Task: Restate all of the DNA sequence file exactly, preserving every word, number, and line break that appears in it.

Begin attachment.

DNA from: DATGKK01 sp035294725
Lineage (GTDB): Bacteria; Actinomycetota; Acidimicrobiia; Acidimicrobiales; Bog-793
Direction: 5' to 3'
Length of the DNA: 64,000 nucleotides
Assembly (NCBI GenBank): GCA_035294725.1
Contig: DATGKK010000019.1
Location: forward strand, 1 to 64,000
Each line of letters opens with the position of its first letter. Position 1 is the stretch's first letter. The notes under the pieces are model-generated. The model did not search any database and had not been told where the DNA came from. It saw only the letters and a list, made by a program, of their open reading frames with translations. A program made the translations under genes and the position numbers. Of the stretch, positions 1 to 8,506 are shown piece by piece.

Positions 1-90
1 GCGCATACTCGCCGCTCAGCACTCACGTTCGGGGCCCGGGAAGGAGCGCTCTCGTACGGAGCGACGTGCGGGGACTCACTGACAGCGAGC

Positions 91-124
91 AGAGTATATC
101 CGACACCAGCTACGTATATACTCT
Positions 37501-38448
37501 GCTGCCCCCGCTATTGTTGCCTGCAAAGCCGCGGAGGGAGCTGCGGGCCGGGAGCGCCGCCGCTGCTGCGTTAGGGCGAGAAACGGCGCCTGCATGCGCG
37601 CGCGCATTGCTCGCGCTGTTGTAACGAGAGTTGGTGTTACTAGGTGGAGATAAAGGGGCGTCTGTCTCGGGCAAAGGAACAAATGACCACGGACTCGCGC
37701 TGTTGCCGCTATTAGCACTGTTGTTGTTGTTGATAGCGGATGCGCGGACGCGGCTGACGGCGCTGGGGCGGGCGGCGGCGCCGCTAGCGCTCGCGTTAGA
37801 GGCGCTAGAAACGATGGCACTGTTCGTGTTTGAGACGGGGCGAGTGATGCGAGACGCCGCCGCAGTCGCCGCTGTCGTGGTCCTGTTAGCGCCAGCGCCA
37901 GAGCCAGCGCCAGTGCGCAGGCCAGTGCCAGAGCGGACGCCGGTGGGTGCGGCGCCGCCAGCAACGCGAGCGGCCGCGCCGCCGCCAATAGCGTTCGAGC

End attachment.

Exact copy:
DNA from: DATGKK01 sp035294725
Lineage (GTDB): Bacteria; Actinomycetota; Acidimicrobiia; Acidimicrobiales; Bog-793
Direction: 5' to 3'
Length of the DNA: 64,000 nucleotides
Assembly (NCBI GenBank): GCA_035294725.1
Contig: DATGKK010000019.1
Location: forward strand, 1 to 64,000
Each line of letters opens with the position of its first letter. Position 1 is the stretch's first letter. The notes under the pieces are model-generated. The model did not search any database and had not been told where the DNA came from. It saw only the letters and a list, made by a program, of their open reading frames with translations. A program made the translations under genes and the position numbers. Of the stretch, positions 1 to 8,506 are shown piece by piece.

Positions 1-90
1 GCGCATACTCGCCGCTCAGCACTCACGTTCGGGGCCCGGGAAGGAGCGCTCTCGTACGGAGCGACGTGCGGGGACTCACTGACAGCGAGC

Positions 91-124
91 AGAGTATATC
101 CGACACCAGCTACGTATATACTCT
Positions 37501-38448
37501 GCTGCCCCCGCTATTGTTGCCTGCAAAGCCGCGGAGGGAGCTGCGGGCCGGGAGCGCCGCCGCTGCTGCGTTAGGGCGAGAAACGGCGCCTGCATGCGCG
37601 CGCGCATTGCTCGCGCTGTTGTAACGAGAGTTGGTGTTACTAGGTGGAGATAAAGGGGCGTCTGTCTCGGGCAAAGGAACAAATGACCACGGACTCGCGC
37701 TGTTGCCGCTATTAGCACTGTTGTTGTTGTTGATAGCGGATGCGCGGACGCGGCTGACGGCGCTGGGGCGGGCGGCGGCGCCGCTAGCGCTCGCGTTAGA
37801 GGCGCTAGAAACGATGGCACTGTTCGTGTTTGAGACGGGGCGAGTGATGCGAGACGCCGCCGCAGTCGCCGCTGTCGTGGTCCTGTTAGCGCCAGCGCCA
37901 GAGCCAGCGCCAGTGCGCAGGCCAGTGCCAGAGCGGACGCCGGTGGGTGCGGCGCCGCCAGCAACGCGAGCGGCCGCGCCGCCGCCAATAGCGTTCGAGC